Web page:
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Noone R.S. Govindarayulu and Bros. Vs. Sales Tax Appellate Tribunal and ors. - Court Judgment

LegalCrystal Citation
SubjectSales Tax
CourtAndhra Pradesh High Court
Decided On
Case NumberWrit Petition No. 811 of 1972
Judge
Reported in[1974]33STC580(AP)
AppellantNoone R.S. Govindarayulu and Bros.
RespondentSales Tax Appellate Tribunal and ors.
Appellant AdvocateP. Rama Rao, Adv.
Respondent AdvocateThe Fifth Government Pleader
DispositionPetition dismissed
Excerpt:
- - the rule was, therefore, clearly made to carry out the purposes of the act. it was clearly authorised by section 13(3) of the act......the petitioner is to the production of form c. let us examine what this form c is. form c is not a form prescribed by the rules made by the state government and adopted by the rules made by the state government. it is a form prescribed by rule 12 of the rules made by the central government for the purposes of section 8(4) of the central sales tax act. now section 8(1)(b) provides for the levy of tax at a concessional rate on sales to a registered dealer of goods of the description referred to in sub-section (3) of section 8. i have already mentioned that the exemption under section 6(2) is also available only to goods of the description referred to in section 8(3). that the goods are of the description referred to in section 8(3) is one of the requirements to be established by the dealer.....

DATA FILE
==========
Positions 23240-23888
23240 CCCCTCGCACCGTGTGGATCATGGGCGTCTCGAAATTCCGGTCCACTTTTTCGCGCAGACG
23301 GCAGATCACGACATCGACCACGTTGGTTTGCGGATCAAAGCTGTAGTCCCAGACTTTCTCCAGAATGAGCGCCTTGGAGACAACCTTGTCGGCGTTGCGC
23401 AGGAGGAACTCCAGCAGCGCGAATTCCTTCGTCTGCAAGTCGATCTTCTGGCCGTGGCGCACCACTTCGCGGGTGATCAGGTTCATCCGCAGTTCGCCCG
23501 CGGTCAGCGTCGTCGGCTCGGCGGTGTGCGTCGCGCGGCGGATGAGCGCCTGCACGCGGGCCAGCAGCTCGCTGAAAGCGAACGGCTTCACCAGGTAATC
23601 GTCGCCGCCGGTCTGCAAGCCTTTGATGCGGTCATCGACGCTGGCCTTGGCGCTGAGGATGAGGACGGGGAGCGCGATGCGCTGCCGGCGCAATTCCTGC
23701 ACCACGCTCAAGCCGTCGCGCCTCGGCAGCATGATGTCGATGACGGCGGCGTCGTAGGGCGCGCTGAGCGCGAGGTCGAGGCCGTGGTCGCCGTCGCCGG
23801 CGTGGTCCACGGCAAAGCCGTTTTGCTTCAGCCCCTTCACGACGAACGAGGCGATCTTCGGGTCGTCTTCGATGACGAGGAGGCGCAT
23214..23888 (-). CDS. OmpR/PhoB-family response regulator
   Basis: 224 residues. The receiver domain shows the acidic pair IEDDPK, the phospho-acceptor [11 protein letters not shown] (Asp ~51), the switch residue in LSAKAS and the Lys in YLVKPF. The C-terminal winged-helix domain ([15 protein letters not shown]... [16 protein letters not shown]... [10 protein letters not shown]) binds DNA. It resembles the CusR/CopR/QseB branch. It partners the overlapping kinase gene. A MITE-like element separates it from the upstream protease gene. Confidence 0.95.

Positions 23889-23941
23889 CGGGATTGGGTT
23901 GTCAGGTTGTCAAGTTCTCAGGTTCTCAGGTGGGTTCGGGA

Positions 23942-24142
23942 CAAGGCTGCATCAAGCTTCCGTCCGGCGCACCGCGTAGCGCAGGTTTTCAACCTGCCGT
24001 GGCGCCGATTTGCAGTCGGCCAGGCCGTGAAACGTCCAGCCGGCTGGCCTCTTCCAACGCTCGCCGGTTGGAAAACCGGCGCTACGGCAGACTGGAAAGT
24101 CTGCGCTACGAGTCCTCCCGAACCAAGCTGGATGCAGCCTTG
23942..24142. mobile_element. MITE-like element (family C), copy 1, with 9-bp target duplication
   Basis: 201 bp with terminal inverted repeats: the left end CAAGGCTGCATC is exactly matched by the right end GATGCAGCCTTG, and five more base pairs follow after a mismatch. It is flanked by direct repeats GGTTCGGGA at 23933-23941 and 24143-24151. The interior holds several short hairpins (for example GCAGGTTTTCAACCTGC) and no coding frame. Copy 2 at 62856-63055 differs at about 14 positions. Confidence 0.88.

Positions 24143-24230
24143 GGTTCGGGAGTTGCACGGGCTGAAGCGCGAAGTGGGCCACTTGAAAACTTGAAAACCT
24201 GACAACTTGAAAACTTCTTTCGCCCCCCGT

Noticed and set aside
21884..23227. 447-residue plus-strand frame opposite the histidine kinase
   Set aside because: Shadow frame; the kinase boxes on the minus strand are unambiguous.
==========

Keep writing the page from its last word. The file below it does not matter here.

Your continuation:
Judgment:
ORDER

Chinnappa Reddy, J.

1. The petitioner, a dealer in yarn at Guntur, placed orders for yarn from the Gokak Mills in Mysore State. When the consignments of yarn were in transit, he sold them to various purchasers by endorsing the railway receipts. The turnover in respect of these transactions came to Rs. 12,97,097. The petitioner claimed exemption from Central sales tax under Section 6(2) of the Central Sales Tax Act. The sales tax authorities did not allow the exemption on the ground that the petitioner did not file the declaration in form C as prescribed by Rule 12(3) (ii) of the Central Sales Tax (Andhra Piadesh) Rules, though he filed form E-1. In this application for the issue of a writ, the petitioner claims that under Section 6(2) of the Act, filing of form E-1 was enough to entitle the petitioner to claim the exemption and Rule 12(3) (ii) which stipulates the filing of form C also is ultra vires as it is inconsistent with Section 6(2) of the Act. Sri P. Rama Rao, learned counsel for the petitioner, relies on the decision of the Madras High Court in State of Madras v. Subbiah Pillai [1967] 20 S.T.C. 263, and of the Gujarat High Court in State of Gujarat v. Yakubbhai Hajihakumutdin [1969] 23 S.T.C. 117. in support of the petitioner's contention.